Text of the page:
Misty Copeland Surprised 13-Year Old Corbin Holloway With a Scholarship on NBC's "Little Big Shots"

Looking for some Monday motivation? Then this heart-melting clip from the NBC's "Little Big Shots" is for you.

Hosted by actress Melissa McCarthy, the show welcomes remarkable kids from around the world to share their talents and stories onscreen. A new episode released yesterday, May 17, featured 13-year-old ballet dancer Corbin Holloway, who performed a fiery version of Basilio's Act III variation from Don Quixote .

Afterwards, Holloway was joined by Misty Copeland, who not only overflowed with pride and support, but surprised the young dancer with a pair of signed pointe shoes... and a $10,000 scholarship. "I know how much hard work and sacrifice goes into being a dancer, as well as being a boy, and being a brown boy and being in ballet," said Copeland. "Your strength and your humility and your dedication... it's setting an example for so many to come after you."


Holloway, who celebrated his 13th birthday earlier this month, trains at the Bethesda, Maryland–based CityDance Conservatory. His short career has already garnered him ample success: Last year he won the Youth America Grand Prix Hope Award, and performed in the competition's Lincoln Center gala. He also qualified for the 2020 New York Finals, which were cancelled due to COVID-19.

Holloway attended American Ballet Theatre's 2019 Summer Intensive on a full scholarship, and was then awarded a National Training Scholarship from ABT's Jacqueline Kennedy Onassis School, which funds the following year's intensive in full and provides an additional training stipend. Copeland received the same scholarship in her youth, making her connection with Holloway all the more special. "It was an exciting experience to be on 'Little Big Shots,'" says Holloway. "I hope I'm able to inspire other boys to do ballet and dance."

The entire episode of "Little Big Shots," featuring Holloway alongside other child stars, is available here.

Latest Posts


Left to right: Dance Theatre of Harlem's Daphne Lee, Amanda Smith, Lindsey Donnell and Alexandra Hutchinson in a scene from Dancing Through Harlem. Derek Brockington, Courtesy Dance Theatre of Harlem

Dancers Share Their Key Takeaways After a Year of Dancing on Film

Creating dances specifically for film has become one of the most effective ways that ballet companies have connected with audiences and kept dancers employed during the pandemic. Around the world, dance organizations are finding opportunities through digital seasons, whether conceiving cinematic, site-specific pieces or filming works within a traditional theater. And while there is a consistent sentiment that nothing will ever substitute the thrill of a live show, dancers are embracing this new way of performing.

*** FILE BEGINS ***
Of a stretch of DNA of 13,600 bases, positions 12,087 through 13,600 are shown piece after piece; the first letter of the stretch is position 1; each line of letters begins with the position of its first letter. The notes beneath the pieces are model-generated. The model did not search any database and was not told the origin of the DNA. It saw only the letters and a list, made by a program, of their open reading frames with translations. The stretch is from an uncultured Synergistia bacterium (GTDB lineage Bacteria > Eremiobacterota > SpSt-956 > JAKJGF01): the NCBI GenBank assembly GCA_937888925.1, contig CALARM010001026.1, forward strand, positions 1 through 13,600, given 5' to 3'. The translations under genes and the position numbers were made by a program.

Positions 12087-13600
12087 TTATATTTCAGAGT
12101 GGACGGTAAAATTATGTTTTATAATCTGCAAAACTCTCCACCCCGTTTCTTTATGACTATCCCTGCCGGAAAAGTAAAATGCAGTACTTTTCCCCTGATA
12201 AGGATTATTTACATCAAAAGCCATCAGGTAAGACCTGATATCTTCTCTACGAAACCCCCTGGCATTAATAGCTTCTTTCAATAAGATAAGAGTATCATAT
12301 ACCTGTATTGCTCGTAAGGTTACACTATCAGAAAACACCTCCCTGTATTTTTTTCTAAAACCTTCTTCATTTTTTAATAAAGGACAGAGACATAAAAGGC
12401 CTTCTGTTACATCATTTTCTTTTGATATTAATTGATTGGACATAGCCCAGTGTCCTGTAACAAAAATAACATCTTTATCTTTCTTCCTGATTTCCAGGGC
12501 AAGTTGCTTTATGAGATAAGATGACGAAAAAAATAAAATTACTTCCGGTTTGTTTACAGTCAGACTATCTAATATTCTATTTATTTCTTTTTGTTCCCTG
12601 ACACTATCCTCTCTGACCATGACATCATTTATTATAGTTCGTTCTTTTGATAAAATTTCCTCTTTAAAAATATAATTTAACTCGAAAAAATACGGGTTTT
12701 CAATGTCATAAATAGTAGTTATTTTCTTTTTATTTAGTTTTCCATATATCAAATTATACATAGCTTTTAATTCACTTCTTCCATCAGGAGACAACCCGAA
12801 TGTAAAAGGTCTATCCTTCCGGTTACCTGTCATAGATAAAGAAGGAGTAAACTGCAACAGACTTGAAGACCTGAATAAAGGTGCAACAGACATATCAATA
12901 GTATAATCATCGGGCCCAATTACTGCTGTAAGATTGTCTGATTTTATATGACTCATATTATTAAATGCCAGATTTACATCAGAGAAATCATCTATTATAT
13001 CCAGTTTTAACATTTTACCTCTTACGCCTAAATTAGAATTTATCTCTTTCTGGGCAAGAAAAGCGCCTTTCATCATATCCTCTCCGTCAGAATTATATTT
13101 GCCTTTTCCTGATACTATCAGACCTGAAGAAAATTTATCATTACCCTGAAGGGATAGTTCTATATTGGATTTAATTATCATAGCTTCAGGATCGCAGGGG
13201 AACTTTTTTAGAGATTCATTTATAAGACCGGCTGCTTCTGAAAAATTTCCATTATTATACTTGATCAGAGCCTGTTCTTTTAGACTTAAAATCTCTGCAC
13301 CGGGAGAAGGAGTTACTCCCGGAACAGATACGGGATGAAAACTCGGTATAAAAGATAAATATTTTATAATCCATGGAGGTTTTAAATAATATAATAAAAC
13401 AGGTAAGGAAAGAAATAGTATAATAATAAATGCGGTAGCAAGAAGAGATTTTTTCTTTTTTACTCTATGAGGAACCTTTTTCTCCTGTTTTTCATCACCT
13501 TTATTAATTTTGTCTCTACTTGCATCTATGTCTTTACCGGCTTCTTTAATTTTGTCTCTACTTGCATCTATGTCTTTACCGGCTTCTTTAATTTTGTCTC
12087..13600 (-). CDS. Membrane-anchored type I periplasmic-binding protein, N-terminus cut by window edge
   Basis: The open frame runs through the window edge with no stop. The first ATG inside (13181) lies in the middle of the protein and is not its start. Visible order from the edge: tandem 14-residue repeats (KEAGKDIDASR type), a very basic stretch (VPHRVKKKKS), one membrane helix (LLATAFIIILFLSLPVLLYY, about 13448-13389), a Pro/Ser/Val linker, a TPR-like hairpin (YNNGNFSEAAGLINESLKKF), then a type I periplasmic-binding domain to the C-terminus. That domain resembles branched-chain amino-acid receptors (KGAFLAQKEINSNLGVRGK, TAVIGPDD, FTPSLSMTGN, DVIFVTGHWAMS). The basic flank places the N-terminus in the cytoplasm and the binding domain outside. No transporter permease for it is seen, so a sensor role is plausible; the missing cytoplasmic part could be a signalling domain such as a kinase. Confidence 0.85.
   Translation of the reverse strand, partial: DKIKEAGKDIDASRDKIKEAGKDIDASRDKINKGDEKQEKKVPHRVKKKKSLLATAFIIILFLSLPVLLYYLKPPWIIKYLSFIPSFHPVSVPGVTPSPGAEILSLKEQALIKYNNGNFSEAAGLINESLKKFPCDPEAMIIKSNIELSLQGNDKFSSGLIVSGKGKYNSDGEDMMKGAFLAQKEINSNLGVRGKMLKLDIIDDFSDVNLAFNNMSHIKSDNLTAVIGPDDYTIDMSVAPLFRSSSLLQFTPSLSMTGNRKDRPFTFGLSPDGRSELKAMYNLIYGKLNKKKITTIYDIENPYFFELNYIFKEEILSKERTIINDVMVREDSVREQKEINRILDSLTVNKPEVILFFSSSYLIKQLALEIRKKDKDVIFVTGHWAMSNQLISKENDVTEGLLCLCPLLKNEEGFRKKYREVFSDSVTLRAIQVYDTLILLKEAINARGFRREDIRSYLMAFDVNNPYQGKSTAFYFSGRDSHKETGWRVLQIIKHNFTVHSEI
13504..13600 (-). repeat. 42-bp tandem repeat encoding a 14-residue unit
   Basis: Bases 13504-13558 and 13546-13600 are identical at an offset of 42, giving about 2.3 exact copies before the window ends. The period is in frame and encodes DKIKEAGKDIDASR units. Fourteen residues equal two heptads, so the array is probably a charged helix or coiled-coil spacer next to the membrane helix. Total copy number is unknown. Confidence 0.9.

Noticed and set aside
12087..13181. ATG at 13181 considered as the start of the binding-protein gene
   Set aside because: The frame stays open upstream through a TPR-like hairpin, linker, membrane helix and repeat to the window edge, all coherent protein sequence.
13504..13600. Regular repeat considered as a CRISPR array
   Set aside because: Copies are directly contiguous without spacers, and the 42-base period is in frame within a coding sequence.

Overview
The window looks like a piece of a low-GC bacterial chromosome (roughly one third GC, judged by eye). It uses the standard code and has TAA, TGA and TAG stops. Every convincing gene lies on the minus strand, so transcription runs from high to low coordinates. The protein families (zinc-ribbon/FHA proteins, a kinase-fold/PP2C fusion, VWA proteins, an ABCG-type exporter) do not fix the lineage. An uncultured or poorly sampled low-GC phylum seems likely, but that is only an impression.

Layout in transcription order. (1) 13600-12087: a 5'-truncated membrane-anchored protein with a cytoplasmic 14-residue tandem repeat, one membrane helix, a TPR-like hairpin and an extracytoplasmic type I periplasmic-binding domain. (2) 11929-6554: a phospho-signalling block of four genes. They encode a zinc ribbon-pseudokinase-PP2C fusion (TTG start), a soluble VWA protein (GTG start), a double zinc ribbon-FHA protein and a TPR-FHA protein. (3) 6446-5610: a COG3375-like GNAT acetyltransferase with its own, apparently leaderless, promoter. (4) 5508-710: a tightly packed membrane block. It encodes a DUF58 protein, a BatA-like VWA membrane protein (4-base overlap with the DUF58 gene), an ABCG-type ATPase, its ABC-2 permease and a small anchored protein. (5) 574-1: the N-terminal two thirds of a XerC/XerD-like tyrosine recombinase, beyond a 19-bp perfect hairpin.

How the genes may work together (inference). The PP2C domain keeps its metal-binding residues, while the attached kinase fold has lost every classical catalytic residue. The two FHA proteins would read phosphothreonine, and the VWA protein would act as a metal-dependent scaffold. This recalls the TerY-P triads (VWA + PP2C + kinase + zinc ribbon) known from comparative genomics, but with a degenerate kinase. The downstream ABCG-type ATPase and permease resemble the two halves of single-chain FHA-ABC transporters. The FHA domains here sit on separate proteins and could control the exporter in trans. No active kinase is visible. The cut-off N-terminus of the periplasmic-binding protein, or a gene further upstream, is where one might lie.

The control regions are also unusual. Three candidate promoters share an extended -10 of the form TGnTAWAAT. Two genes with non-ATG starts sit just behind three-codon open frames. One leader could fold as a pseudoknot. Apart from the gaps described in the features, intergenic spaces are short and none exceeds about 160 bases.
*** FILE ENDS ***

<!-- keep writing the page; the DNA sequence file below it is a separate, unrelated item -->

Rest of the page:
Keep reading SHOW LESS

#TBT: Mikhail Baryshnikov in "Fancy Free" (1981)

In Jerome Robbins's 1944 ballet Fancy Free, three sailors on leave spend the day at a bar, attempting to woo two young women by out-dancing and out-charming one another. In this clip from 1981, Mikhail Baryshnikov, who was then both the artistic director of American Ballet Theatre and a leading performer with the company, pulls out all the stops to win the ladies' affections.

Keep reading SHOW LESS
Bethany Kirby, Courtesy Tulsa Ballet

An Infectious-Disease Physician on What Vaccines Mean for Ballet

As the coronavirus pandemic grinds into its second year, the toll on ballet companies—and dancers—has been steep. How long before dancers can rehearse and perform as they once did?

Like most things, the return to normal for ballet seems to hinge on vaccinations. Just over 22 percent of people in the U.S. are now vaccinated, a way from the estimated 70 to 85 percent experts believe can bring back something similar to pre-pandemic life.

But what would it mean for 100 percent of a ballet company to be vaccinated? Tulsa Ballet artistic director Marcello Angelini is about to find out—and hopes it brings the return of big ballets on the big stage.

"I don't think companies like ours can survive doing work for eight dancers in masks," Angelini says. "If we want to work, dance, and be in front of an audience consistently and with the large works that pay the bills, immunization is the only road that leads there."

Keep reading SHOW LESS

Editors' Picks